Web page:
Monkeys run riot in Reliance IPCL complex

By Rafat Qadri,IANS,

Vadodara : The sprawling 1,263-acre IPCL petrochemicals complex of Reliance Industries in this central Gujarat city is now fighting an invasion of langurs, and officials have been forced to summon three professional monkey catchers from Mumbai to capture them.

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The group of 250-300 langurs has created a security scare at this IPCL complex that has a naphtha cracker and 15 downstream plants for the manufacture of polymers, fibres, fibre intermediates and chemicals.

The Hanuman langur of Ramayan fame is probably the best-known species of Asian leaf-eating monkeys. They are found in a wide range of habitats and are as agile on the ground as among the branches. Now they have proved themselves as agile on the pipelines and other structures of a chemical engineering complex.

Reliance had to summon professional monkey ctachers after the local forestry department failed to solve the problem. R.K. Desai, head of the Reliance Safety Department at IPCL, said the langurs had indeed created a scare as the IPCL complex deals in some highly sensitive and explosive petrochemical products like acrylonitrile and benzene.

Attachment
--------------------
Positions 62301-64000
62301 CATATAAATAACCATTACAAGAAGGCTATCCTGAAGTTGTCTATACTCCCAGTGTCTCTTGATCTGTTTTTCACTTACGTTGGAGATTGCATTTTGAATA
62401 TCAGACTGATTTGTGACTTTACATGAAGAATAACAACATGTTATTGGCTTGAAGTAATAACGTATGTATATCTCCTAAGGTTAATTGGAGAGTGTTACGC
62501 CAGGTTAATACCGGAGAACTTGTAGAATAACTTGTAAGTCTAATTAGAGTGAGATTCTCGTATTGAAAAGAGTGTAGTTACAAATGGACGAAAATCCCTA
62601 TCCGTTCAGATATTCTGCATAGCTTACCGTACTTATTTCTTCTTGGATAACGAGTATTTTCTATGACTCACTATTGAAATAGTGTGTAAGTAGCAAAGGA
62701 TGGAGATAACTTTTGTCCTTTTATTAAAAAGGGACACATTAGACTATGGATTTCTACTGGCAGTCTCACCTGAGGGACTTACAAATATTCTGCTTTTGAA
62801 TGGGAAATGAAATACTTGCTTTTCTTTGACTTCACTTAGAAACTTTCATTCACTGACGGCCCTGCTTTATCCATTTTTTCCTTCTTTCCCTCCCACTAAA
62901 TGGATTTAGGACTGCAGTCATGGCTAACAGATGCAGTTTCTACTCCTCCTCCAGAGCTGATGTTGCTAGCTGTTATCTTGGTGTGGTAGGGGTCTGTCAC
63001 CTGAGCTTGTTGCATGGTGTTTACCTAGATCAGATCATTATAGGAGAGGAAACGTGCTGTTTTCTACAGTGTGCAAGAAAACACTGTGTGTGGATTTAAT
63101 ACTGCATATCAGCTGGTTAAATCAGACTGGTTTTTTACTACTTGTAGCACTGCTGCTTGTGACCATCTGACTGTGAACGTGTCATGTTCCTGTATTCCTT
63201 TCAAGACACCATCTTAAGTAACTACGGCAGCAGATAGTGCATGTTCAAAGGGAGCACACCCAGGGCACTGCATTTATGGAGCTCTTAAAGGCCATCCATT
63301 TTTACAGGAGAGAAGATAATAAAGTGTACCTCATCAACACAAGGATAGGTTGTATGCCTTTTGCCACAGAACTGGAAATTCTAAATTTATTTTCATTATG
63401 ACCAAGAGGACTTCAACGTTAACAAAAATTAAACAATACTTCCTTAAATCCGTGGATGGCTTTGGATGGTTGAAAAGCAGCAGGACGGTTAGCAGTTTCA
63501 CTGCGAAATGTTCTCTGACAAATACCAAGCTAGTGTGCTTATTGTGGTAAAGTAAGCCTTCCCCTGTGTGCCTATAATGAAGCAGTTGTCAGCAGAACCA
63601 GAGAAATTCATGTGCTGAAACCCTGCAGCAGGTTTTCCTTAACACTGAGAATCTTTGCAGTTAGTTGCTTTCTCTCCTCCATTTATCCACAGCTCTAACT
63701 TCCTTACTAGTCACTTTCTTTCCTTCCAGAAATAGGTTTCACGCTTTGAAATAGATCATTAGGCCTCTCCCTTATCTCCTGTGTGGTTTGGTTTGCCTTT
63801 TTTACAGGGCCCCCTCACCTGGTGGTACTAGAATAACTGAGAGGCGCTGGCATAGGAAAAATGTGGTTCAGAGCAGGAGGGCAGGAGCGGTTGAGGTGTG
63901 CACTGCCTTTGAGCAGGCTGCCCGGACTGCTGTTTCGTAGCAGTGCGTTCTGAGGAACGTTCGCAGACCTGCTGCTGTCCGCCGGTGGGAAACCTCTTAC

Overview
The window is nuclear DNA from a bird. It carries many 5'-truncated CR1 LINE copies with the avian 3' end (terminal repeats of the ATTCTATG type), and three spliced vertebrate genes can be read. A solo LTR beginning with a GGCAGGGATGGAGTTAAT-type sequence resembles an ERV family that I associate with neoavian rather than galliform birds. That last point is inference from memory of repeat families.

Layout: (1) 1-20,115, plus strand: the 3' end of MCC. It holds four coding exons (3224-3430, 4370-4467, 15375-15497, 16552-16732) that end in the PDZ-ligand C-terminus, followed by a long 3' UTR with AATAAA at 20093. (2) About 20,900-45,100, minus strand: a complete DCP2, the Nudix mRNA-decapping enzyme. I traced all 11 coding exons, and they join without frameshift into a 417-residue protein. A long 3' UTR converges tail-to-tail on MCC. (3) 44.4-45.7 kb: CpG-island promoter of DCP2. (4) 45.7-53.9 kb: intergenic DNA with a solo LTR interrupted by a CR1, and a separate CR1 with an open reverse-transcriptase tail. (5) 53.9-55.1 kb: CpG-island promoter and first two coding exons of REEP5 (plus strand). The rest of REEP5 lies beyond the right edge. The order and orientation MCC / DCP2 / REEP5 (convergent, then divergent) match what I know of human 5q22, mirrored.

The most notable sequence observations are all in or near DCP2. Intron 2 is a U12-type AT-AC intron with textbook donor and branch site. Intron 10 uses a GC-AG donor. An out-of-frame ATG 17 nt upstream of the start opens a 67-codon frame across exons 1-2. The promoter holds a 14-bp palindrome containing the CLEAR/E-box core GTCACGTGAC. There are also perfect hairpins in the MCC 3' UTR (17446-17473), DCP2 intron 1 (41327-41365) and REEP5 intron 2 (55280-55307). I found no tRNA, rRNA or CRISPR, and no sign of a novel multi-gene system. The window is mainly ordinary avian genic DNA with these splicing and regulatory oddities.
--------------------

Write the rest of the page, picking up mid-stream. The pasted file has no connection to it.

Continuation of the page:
Deputy Conservator of Forest (DDF), Social Forestry, Vadodara Circle Nayan Desai said the necessary permission had been issued to Reliance to allow the professional experts to nab the langurs. “The wooded greens at the vast estate provide the ideal habitat for these monkeys and they have a tendency to barge in areas inhabited by human beings,” Nayan Desai said.

Now the experts from Mumbai have put up cages at strategic locations and the process of catching langurs is in full swing. “In all probability, we will be able to capture all the monkeys in the next 15 days,” a security official said.

After catching these monkeys, the cages are being transported to the Jambughoda Sanctuary in the eastern part of Vadodara district where the langurs are being released.

The langur invasion of the IPCL complex was noticed in the last week of August and the first week of September when a large group was seen going up and down the pipelines other structures of the huge complex.

Alarmed at what the monkeys could do, R.K. Desai shot off a letter to the Social Forestry Circle of Vadodara. He sought urgent help from the forest officials as the monkeys could damage the pipelines that carried highly explosive petrochemical products. “Their playful pranks could lead to a major mishap,” the letter said.

However, the forest department did not have adequate manpower to go after the monkeys. Then IPCL’s safety department officials handed over “operation langur” to their own security personnel. Now the security department officials have called in the professional from Mumbai.

“What I can say at this juncture is that the work of trapping the monkeys is under progress,” R.K. Desai said.